Area Forecast Discussion
Issued by NWS Anchorage, AK

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FXAK68 PAFC 020259

Southcentral and Southwest Alaska Forecast Discussion
National Weather Service Anchorage AK
559 PM AKST Thu Dec 1 2016

The upper level low center remains in the Arctic northwest of
Barrow. The main trough extending southward out of this low is
over the Bering Strait and has dug southward into the Pacific to
around 40N. The 250 mb jet stream is tracking over Japan at over
150 KT and then moves around the southern periphery of the trough
and then heads northeastward toward the Alaska panhandle with
speeds upwards of 180 KT. This jet is also in position to feed the
strong surface low south of Kodiak Island.


Models are in good agreement and all seem to recognize the very
cold air moving into the southern part of the state. There are
some small differences in the timing of winds increasing in the
tightening pressure gradients but other than that models seem to
be performing well.


PANC...Just like last night and this morning it appears a band of
heavier snow will set up over right over the Anchorage Airport
between 06 and 09z. Have trended ceilings/vis down to near IFR
conditions, though there is potential for a brief period of LIFR
conditions. The other challenge is determining how fast ceilings
will lift Fri morning as dry cold air moves in. Lower ceilings
will definitely persist along the mountains, but expect some
improvement near the airport.

The large low south of the Gulf will track northeast to the
eastern Gulf tonight and then swing inland on Friday. A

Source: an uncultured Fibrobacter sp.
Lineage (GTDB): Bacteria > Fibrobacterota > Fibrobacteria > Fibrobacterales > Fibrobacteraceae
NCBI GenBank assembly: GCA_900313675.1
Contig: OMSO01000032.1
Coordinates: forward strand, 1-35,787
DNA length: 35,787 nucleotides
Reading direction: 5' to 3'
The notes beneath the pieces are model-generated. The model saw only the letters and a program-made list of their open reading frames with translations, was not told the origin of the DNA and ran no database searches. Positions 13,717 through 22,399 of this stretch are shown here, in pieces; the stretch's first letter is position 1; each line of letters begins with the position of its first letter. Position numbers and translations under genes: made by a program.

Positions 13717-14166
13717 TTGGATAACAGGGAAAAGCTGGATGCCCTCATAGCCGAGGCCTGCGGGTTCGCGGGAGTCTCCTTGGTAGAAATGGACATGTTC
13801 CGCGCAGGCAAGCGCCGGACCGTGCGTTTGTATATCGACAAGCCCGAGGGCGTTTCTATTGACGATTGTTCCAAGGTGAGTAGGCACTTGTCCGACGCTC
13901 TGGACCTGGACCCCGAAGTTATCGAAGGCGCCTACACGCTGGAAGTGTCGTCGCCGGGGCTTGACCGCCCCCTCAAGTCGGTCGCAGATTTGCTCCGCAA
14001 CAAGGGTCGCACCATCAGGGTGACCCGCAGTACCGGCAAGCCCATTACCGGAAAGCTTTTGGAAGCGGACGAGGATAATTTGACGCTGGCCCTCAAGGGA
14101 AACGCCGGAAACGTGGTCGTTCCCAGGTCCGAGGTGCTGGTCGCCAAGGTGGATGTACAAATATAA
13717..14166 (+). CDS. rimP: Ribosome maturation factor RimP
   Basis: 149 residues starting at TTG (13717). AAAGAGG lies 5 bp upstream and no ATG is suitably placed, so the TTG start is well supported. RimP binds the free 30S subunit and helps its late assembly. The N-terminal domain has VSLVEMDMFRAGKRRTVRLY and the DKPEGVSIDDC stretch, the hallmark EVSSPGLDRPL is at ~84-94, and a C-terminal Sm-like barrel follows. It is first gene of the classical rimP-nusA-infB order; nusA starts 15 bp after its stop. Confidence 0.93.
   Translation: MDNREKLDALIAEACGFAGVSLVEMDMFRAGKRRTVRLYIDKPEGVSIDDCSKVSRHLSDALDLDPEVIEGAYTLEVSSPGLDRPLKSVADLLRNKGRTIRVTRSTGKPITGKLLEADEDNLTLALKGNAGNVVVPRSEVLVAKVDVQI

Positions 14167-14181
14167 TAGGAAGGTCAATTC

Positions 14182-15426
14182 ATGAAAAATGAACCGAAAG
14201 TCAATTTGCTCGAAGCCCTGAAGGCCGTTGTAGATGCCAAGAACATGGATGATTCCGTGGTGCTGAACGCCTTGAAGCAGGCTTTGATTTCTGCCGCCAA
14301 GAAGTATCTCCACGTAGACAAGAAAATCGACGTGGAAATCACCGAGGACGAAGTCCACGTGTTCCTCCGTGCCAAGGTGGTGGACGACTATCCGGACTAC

deformation band associated with a trough extending from the
surface low up across the Kenai Peninsula and into Southcentral
Alaska will strengthen overnight as a weak shortwave rotates in
from the east. This band has the potential to bring an additional
2 to 4 inches of snow to the Anchorage area as well as the
Matanuska and Susitna Valleys. Snow showers supported by the
incoming cold advection will continue off and on through Friday
but diminish in intensity and likely be more confined to the
westward facing mountains as the day progresses.

A stronger secondary frontal wrap associated with the big low is
moving into Kodiak Island this evening. The combination of this
band converging with the increasing northwesterly flow and cold
advection pushing over the area will bring a period of heavy snow
to Kodiak Island with between 4 and 9 inches possible overnight
and increasing winds picking up that snow and reducing
visibilities to less than 1/2 mile at times.

Offshore west to northwesterly flow will build rapidly through the
day Friday as the surface low tracks east and the cold upper
trough over western Alaska begins to push east. Storm force winds
will develop over a number of the western marine areas with
hurricane force gusts out of bays, passes and through terrain
gaps in the Aleutian Range. Kodiak Island will likely see rather
strong wind gusts through this event as well as the more typical
offshore gap wind locations such as Whittier/Passage Canal,
Thompson Pass/Valdez and Seward/Resurrection Bay.

Another concern as this pattern progress will be the very cold air
mass pushing into southcentral Alaska Friday Night and Saturday.
In calm, wind sheltered locations temperatures could drop to
colder levels than they have been in several winters and elsewhere
where the winds are brisker wind chills could become a broad issue.